lodge. More information about Rainforest Expeditions, including the multiple international ecotourism
awards, can be found at their web site: www.perunature.com
Located in the heart of the Tambopata-Candamo reserve, about 7 hours by motorized dugout
from Puerto Maldonado, the TRC continues to host scientific research in the areas of ecology and
conservation biology. In addition, Rainforest Expeditions opened a second lodge, Posada Amazonas,
in April 1998, in joint partnership with the local Native Community, known by its indigenous name,
“Baawaja,” and also its Spanish name, “Infierno.” Located between TRC and Puerto Maldonado (the
port of arrival for tourists), Posada Amazonas was designed to cater to short-term visits to the region,
to serve as a rest stop for tourists traveling to the TRC, and to provide a means for the local population
to participate as stakeholders in the ecotourism industry of the area. RFE’s third lodge, El Refugio, is
located roughly half-way between the other two and was built in partnership with Conservation
International http://www.conservation.org/xp/frontlines/species/11160501.xml For ecotourists, these
three lodges offer terrific opportunities to view the famous macaw and parrot “licks” of the region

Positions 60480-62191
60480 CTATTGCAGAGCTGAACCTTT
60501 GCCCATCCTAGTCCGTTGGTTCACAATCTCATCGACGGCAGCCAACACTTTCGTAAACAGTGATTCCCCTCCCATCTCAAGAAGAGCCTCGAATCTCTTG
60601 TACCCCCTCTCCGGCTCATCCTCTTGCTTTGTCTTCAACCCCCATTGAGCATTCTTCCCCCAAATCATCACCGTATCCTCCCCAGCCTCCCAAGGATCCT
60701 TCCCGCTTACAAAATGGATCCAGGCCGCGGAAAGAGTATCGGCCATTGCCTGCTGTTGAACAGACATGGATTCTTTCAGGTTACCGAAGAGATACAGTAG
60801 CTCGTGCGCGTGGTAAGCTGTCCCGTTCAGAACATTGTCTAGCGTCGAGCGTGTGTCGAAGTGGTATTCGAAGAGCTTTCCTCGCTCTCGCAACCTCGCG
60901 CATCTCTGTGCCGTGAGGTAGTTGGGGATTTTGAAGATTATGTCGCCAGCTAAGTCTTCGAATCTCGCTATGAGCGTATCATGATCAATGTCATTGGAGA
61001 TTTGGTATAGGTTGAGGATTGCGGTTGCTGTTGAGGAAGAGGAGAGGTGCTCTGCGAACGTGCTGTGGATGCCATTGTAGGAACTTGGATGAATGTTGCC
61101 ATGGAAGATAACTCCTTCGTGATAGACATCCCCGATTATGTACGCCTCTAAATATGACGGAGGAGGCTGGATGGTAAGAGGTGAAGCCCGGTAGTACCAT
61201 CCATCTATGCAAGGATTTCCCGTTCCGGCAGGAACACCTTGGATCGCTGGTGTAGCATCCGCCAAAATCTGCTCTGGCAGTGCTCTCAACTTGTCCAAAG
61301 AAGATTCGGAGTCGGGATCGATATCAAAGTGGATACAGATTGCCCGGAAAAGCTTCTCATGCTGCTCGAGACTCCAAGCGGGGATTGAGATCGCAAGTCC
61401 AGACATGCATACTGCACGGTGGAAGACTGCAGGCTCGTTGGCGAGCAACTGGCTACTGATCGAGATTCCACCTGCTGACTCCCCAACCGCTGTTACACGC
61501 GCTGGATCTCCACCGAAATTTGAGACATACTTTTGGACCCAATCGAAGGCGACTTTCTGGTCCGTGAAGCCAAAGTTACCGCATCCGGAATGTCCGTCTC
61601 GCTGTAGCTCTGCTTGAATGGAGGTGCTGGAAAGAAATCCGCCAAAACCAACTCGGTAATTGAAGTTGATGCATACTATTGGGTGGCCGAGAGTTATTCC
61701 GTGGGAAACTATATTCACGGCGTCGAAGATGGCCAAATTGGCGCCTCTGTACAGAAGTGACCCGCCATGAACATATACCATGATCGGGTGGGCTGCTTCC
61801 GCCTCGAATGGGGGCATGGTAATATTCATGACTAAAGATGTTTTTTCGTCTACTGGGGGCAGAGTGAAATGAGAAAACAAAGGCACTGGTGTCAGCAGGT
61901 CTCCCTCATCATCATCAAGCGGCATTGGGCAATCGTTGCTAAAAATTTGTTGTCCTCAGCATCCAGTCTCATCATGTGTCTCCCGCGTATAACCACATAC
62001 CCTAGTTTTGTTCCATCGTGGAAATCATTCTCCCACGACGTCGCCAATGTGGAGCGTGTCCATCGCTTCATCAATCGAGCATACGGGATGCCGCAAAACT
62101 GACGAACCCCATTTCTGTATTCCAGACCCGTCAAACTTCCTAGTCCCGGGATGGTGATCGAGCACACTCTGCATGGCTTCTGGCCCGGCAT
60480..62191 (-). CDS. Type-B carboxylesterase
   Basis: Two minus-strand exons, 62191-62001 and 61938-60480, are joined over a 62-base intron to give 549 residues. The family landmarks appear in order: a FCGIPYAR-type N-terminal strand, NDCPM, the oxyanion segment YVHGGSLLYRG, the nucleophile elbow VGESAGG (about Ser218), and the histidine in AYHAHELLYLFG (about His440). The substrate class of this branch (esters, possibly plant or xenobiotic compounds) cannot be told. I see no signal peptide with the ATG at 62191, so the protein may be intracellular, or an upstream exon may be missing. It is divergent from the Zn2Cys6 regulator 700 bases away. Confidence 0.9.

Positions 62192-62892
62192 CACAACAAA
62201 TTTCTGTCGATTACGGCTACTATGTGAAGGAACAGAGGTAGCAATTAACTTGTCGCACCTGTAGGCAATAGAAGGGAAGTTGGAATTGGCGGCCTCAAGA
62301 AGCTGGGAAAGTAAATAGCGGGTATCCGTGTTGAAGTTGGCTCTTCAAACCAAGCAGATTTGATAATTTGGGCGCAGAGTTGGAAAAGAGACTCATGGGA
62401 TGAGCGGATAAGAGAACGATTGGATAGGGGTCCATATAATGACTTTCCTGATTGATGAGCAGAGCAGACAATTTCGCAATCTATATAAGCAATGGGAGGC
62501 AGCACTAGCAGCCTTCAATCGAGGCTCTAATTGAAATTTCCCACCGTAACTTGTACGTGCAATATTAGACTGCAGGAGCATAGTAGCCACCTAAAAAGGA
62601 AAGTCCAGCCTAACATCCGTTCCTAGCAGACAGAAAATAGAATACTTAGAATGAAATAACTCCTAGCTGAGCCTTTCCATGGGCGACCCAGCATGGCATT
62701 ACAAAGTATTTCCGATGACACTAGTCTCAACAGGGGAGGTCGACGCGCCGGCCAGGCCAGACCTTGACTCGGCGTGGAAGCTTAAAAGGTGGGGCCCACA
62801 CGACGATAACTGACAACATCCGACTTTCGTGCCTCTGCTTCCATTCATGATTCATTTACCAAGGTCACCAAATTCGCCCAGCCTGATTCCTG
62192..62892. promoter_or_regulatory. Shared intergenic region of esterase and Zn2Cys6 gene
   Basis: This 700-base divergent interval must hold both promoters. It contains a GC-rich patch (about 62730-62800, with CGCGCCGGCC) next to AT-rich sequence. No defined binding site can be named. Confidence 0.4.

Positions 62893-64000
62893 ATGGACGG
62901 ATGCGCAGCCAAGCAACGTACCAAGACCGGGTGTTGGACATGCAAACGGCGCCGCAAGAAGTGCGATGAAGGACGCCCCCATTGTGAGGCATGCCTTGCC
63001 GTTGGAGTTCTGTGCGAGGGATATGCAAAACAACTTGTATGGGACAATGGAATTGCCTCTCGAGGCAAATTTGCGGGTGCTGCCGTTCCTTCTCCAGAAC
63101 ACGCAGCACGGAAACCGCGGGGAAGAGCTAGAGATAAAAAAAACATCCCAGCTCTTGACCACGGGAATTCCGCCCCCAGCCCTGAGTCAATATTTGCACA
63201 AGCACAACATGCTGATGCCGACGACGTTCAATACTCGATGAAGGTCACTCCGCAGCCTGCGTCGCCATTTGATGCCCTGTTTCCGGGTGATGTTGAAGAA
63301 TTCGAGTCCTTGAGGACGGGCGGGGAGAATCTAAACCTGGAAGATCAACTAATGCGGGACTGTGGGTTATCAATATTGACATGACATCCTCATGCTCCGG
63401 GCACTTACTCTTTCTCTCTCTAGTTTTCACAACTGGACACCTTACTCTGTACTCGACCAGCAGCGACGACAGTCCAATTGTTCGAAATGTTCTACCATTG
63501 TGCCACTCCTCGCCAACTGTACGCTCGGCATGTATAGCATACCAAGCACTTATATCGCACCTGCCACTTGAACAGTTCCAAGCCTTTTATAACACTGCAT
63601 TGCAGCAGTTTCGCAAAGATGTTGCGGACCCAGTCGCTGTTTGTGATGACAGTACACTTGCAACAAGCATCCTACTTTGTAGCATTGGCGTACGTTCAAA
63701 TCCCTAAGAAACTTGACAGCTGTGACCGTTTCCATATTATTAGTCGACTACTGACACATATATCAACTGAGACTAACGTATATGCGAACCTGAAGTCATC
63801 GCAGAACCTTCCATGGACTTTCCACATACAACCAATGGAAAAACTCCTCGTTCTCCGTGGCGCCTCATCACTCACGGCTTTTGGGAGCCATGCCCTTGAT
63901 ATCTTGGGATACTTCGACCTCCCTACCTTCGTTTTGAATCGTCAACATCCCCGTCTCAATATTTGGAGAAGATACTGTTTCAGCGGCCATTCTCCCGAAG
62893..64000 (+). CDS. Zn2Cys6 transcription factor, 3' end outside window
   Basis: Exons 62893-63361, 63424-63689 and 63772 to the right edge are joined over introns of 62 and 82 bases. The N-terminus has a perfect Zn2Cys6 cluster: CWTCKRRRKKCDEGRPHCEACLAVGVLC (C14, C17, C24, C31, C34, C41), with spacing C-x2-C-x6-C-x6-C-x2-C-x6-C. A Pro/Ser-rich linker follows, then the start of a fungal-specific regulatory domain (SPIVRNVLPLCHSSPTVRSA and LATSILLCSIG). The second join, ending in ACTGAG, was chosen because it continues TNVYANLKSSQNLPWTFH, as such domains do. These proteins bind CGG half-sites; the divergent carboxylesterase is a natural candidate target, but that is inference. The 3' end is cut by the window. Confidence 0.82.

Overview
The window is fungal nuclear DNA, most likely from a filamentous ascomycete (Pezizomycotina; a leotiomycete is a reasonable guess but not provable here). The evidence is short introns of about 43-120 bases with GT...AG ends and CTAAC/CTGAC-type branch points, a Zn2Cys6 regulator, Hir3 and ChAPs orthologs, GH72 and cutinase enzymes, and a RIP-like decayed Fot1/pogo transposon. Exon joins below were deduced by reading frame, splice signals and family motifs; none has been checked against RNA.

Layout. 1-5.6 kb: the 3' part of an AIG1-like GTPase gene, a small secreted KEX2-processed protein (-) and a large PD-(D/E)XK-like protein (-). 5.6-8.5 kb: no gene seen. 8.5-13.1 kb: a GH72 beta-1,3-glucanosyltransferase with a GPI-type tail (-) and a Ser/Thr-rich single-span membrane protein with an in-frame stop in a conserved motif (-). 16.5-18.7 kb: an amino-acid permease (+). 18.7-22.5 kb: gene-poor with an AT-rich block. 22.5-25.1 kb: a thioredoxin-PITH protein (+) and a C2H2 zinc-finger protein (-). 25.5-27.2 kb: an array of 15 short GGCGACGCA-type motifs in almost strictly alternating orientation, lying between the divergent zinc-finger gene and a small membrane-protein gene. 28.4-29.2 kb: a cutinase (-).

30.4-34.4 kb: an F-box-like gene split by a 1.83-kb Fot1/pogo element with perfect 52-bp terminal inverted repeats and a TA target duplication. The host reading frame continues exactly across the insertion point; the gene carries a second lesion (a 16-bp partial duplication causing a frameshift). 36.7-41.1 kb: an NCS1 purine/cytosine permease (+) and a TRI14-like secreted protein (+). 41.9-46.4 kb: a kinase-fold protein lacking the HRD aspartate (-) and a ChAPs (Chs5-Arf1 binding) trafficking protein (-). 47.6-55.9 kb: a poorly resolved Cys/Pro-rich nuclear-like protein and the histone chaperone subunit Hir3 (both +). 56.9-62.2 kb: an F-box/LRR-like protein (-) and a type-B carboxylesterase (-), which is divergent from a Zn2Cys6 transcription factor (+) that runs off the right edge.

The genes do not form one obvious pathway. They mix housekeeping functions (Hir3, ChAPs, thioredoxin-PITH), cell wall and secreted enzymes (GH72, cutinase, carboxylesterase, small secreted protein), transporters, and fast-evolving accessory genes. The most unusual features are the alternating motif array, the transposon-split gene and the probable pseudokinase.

(highlighted in the January 1994 issue of National Geographic), to visit an oxbow lake with highly
endangered giant otters (Pteronura brasiliensis), and sometimes to view periodically active Harpy
eagle nests (Harpia harpyja). For students, the unique characteristics of these three lodges provide
opportunities to examine first hand the challenges to conservation and community development in the
Opportunities for Summer, 2008
Students applying for Tambopata Summer Research Opportunities have the choice of
participating in the form of New Researcher or Experienced Researcher, each lasting at least 8 weeks.
In some cases, New Researchers will assist other researchers, Peruvian or international, who have an
ongoing project in Tambopata. In other cases, New Researchers will design and carry out research
with little supervision. These positions are ideal for students who would like to learn about fieldwork
and possible projects for future independent research, possibly Honors. Experienced Researcher
positions are available for students who already have: (a) some fieldwork experience in research (it
need not be in Peru or the Amazon, though that is certainly an advantage), and (b) ideas for their own
research project in the lowland rainforest. Experienced Researcher positions are ideal for graduate
students and Honors undergraduates. Students may participate in this program for multiple years.
Because transportation to sites at a distance from the lodges is difficult and often expensive, projects
should be designed carefully. If your ideas do not fall under the proposed categories below, please
make sure to discuss them before you apply with Prof. Bill Durham, faculty coordinator at Stanford, or
MaryKate Hanlon, Tambopata Program Coordinator and 2-year alumna of the program, who is keen to
help (mkhanlon@gmail.com). Good projects for summer 2008 include the following proposals. Note